Clean Your Boat
When you first pulled your boat out of the garage, did you notice any corrosion on the outside? When you’re out on your boat a lot, especially if you boat in saltwater, you should rinse your boat with fresh water after every use.
If you didn’t do this consistently during boating season, or if you didn’t fully clean your boat before putting it up for the winter, you will need to give your boat a deep clean before taking it out to remove any buildup, rust, or anything else that may hinder your boating experience. To do this, use a long-handled bristle brush and environmentally safe soap for marine surfaces to give your boat the care it needs while also protecting the wildlife in the waters you boat in.
Inspect the Interior and Exterior of Your Boat
Do you have any holes in your boat? Is your boat cracked anywhere? Take the time to complete a thorough inspection of your boat’s interior and exterior.
Checking for damage and excessive wear and tear before you get out on the water allows you to fix the issue before it becomes dangerous to you, your family and your friends.
Test All of Your Boat’s Operating Systems
If you had any issues last summer, like oil leaking from your boat, or issues with your boat’s engine not starting properly, giving these–and all of your systems–a thorough check will give you the peace of mind you need to enjoy your summer. A few specific things to take note of before taking your boat out include:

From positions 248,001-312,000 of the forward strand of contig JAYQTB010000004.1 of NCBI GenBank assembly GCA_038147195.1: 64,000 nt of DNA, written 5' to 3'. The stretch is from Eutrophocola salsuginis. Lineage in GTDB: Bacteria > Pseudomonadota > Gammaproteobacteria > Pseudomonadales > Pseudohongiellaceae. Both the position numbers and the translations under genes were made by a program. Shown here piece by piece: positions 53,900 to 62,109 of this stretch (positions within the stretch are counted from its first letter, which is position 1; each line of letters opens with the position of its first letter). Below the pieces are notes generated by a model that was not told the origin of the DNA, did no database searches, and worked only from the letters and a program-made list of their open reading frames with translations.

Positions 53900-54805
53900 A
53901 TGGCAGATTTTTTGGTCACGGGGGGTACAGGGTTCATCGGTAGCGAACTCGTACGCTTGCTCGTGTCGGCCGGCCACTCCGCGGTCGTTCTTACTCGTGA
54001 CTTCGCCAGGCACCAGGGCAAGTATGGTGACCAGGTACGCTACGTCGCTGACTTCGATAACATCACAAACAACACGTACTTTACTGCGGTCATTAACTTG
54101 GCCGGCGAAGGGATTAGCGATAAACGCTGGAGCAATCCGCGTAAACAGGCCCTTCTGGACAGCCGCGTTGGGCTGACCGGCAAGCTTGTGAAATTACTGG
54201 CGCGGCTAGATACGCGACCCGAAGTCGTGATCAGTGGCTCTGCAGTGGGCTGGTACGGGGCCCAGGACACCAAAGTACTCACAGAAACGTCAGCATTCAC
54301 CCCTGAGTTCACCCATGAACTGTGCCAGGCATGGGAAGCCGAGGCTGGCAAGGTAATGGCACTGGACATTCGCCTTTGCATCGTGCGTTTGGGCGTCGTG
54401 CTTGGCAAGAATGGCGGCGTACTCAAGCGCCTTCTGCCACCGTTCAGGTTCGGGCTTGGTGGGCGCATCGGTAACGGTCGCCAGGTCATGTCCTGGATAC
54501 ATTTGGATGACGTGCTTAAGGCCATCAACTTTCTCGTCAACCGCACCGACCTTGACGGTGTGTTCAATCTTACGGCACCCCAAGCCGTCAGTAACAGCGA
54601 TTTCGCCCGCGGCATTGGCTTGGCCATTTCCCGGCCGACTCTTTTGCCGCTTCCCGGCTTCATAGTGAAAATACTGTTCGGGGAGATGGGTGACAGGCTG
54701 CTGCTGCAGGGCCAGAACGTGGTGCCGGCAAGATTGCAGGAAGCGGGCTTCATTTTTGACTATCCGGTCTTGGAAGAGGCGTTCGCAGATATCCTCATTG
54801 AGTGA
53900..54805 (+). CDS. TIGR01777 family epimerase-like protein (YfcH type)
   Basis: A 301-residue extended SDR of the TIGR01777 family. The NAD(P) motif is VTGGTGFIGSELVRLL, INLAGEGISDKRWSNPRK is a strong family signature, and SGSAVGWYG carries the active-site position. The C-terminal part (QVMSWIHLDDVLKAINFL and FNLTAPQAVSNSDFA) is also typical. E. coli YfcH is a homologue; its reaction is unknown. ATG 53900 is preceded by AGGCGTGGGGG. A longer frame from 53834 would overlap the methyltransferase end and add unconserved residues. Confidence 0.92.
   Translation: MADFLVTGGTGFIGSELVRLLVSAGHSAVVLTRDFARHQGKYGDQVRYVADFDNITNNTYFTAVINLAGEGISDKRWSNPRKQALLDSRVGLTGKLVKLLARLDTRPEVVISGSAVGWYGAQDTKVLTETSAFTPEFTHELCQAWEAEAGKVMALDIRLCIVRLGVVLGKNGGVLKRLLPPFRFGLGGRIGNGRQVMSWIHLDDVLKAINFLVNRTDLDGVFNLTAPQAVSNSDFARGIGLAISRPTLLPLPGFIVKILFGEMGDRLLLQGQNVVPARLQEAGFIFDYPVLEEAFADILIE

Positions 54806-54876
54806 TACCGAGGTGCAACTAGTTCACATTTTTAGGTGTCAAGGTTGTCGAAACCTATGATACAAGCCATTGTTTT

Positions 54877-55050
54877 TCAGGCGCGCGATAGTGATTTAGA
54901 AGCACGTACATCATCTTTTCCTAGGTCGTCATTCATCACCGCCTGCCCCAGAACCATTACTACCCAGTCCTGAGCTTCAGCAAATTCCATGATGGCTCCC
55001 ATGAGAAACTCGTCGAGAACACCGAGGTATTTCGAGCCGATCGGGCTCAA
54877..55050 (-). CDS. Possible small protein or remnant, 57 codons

- Checking your oil, power steering and coolant levels and changing them if necessary
- Checking for and patching any leaking hoses–this protects you and the wildlife in your boating waters
- Replacing any worn or damaged equipment that would render your boat unsafe
- Test your battery, depth finder, radio, compass, GPS and all other navigation equipment so you are prepared in the event you get lost
Build Your Emergency Toolkit
If you’re ever stuck in the middle of the water on your boat, you will want and need an emergency toolkit. Preparing for an emergency makes you able to handle it if and when it happens.
You might not be sure what you need in your boat’s emergency toolkit. Think through what you would need for a variety of boating mishaps:
- A first-aid kit–make sure you have bandages, antiseptic, gauze, cold packs and whatever else you may need to nurse a wound on the water
- A store of spare light bulbs, batteries, fuel, filters and more–you never want the worst to happen, but being prepared for it will make you feel much more at ease.
- Do you know what you need if you’re stopped by the Coast Guard? You need copies of your boat’s documentation, radio license and all other required paperwork associated with your boat and boating equipment.
Focus on Safety
One of the most important things you can do for yourself, your family and anyone you take out on your boat is to keep a few boating safety tips in mind.
- Ensure your boat is free from fire hazards and all extinguishers are fully charged and in their proper place.
- Make sure you have enough life jackets and that they are all in good condition.
- Have ample Visual Distress Signals on hand, including flares, a flashlight and mirrors, as well as a sound-producing device like an air horn—make sure it is capable of producing a four-second blast you can hear from at least a half-mile away.
This is not an exhaustive list of everything you need to do to make sure your boat is ready for the water, but a good place to start. Stay safe, and enjoy your boat this summer!